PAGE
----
The following walkthrough highlights some of Pulser’s core features and uses them to display a crucial physical effect for neutral atom devices: the Rydberg blockade. Bear in mind that it is not meant to be a comprehensive step-by-step guide on how to use Pulser, but rather a showcase of Pulser in action.

For a more detailed introduction to Pulser, check the tutorials on Pulse Sequence Creation and Simulation of Sequences. To better understand neutral atom devices and how they serve as quantum computers and simulators, check the pages in Quantum Computing with Neutral Atoms.

## Pulser’s main features

[1]:

import matplotlib.pyplot as plt
import numpy as np
import pulser
from pulser_simulation import QutipEmulator


With pulser, it is easy to define a Register consisting of any arrangement of atoms in a quantum processor. For example, we can generate a register with hexagonal shape:

[2]:

layers = 3
reg = pulser.Register.hexagon(layers)
reg.draw(with_labels=False)


In fact, we can place the atoms in arbitrary positions by specifying the positions of each one. As an exotic example, here is a picture of the Gioconda as a register of neutral atoms made using Pulser:

It is also simple to create and design a Pulse that will act on the atom array:

[3]:

duration = 1000  # Typical: ~1 µsec
pulse = pulser.Pulse(
amplitude=pulser.BlackmanWaveform(duration, np.pi),
detuning=pulser.RampWaveform(duration, -5.0, 10.0),
phase=0,
)
pulse.draw()


Each pulse acts on a set of atoms at a certain moment of time. The entire Sequence is stored by Pulser and can then be either simulated or sent to a real device. Below is the example of a sequence sending the same $$\pi$$-pulse to two atoms, sequentially, using the same channel.

[4]:

reg = pulser.Register.rectangle(1, 2, spacing=8, prefix="atom")
reg.draw()

pi_pulse = pulser.Pulse.ConstantDetuning(
pulser.BlackmanWaveform(duration, np.pi), 0.0, 0.0
)

seq = pulser.Sequence(reg, pulser.DigitalAnalogDevice)

seq.declare_channel("ryd", "rydberg_local", "atom0")

seq.target("atom1", "ryd")

seq.draw()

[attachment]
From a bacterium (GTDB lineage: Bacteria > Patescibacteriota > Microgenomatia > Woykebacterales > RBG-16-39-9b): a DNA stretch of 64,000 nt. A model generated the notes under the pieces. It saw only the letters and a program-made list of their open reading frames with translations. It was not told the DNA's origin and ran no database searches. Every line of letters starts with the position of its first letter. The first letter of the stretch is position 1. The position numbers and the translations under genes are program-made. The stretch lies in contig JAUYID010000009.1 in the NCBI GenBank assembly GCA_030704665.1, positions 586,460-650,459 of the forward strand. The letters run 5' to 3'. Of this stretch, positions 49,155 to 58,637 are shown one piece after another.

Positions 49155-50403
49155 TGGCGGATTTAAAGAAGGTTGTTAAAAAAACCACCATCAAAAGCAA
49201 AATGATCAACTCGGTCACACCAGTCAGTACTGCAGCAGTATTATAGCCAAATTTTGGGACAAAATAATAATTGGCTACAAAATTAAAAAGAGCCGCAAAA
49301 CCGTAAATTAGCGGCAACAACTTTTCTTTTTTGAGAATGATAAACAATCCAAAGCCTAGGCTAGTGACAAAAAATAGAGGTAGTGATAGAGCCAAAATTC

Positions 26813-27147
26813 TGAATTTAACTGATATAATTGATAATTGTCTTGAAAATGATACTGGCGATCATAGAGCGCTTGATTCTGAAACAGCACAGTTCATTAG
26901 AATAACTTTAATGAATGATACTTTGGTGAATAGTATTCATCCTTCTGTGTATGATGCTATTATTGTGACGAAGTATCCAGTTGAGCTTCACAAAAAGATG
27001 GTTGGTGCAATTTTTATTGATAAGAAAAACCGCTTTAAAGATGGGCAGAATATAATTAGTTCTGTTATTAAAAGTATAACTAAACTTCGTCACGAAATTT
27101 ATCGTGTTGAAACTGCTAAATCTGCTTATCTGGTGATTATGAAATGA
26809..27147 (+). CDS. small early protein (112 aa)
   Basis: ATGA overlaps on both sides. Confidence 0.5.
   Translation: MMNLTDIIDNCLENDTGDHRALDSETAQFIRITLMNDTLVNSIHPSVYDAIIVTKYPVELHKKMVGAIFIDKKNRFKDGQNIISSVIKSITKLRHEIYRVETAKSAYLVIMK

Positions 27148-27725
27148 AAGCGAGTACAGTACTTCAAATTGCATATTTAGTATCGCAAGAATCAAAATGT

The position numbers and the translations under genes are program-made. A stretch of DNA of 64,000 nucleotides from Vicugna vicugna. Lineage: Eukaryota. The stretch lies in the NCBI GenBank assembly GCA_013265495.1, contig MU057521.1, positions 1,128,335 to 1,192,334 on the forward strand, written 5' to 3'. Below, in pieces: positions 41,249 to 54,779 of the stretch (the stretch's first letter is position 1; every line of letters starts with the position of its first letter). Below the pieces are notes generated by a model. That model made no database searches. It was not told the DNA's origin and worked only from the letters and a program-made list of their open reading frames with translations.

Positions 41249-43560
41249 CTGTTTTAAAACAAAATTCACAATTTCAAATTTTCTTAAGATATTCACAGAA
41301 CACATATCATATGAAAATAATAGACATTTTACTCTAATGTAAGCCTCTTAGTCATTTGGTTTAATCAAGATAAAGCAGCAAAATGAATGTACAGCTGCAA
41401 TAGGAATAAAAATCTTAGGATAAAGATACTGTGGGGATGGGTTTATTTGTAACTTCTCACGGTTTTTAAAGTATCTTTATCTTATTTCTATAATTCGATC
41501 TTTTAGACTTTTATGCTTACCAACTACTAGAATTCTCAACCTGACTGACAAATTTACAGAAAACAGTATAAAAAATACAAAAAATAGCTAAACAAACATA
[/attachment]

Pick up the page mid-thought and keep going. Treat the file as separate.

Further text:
## Probing the Rydberg Blockade Mechanism

Rydberg atoms are a prominent architecture for exploring condensed matter physics and quantum information processing. For example, one can use Pulser to write a sequence of succesive $$\pi$$-pulses on a two atom system, each one coupling the atom to its excited Rydberg state. This will allow us to study the Rydberg Blockade effect, using the dedicated pulser_simulation library:

The presence of the van der Waals interaction when both atoms are in the Rydberg state, prevents the collective ground state $$|gg\rangle$$ to couple to $$|rr\rangle$$, which is shifted out of resonance.

The Hamiltonian for the two-atom system can be written as:

$H = \frac{\hbar \Omega_1(t)}{2} \sigma_1^x + \frac{\hbar \Omega_2(t)}{2} \sigma_2^x + U n_1n_2$

We shall explore this blockade by changing the interatomic distance $$R$$:

[5]:

data = []
distances = np.linspace(6.5, 14, 7)

r = [1, 0]  # |r>
rr = np.kron(r, r)  # |rr>
occup = [np.outer(rr, np.conj(rr))]  # |rr><rr|

for i, R in enumerate(distances):
# Atom Register and Device
reg = pulser.Register.rectangle(1, 2, spacing=R, prefix="atom")

# Pulse Sequence
seq = pulser.Sequence(reg, pulser.DigitalAnalogDevice)
seq.declare_channel("ryd", "rydberg_local", "atom0")
seq.target("atom1", "ryd")

sim = QutipEmulator.from_sequence(seq)

res = sim.run()  # Returns a SimulationResults instance
data.append(
res.expect(occup)[0]
)  # Get expectation value for the occupation operator
print("...Simulation Complete!")

...Simulation Complete!


We plot the results

[6]:

for i, R in enumerate(distances):
plt.plot(data[i], label=f"R={R}")
plt.xlabel("Time (ns)", fontsize=14)
plt.ylabel(r"Occupation of $|rr\rangle$", fontsize=14)
plt.legend()


Notice how the occupation of $$|rr\rangle$$ is suppressed for decreasing $$R$$. This means that, up until a certain distance between the two atoms (called the Rydberg blockade radius), the fact that atom0 was first excited to the Rydberg state prevents atom1 from being excited to the same state with the same pulse, i.e. atom0 blockades the excitation of atom1 to the Rydberg state.

This conditional excitation of one atom depending on the state of another closely resembles that of a controlled gate in a quantum circuit. In fact, for neutral atom devices, the Rydberg blockade mechanism is the key behind entanglement generation between atoms.

You can find many more details about Pulser, its features and the neutral atom device architecture in this documentation and in the Tutorials.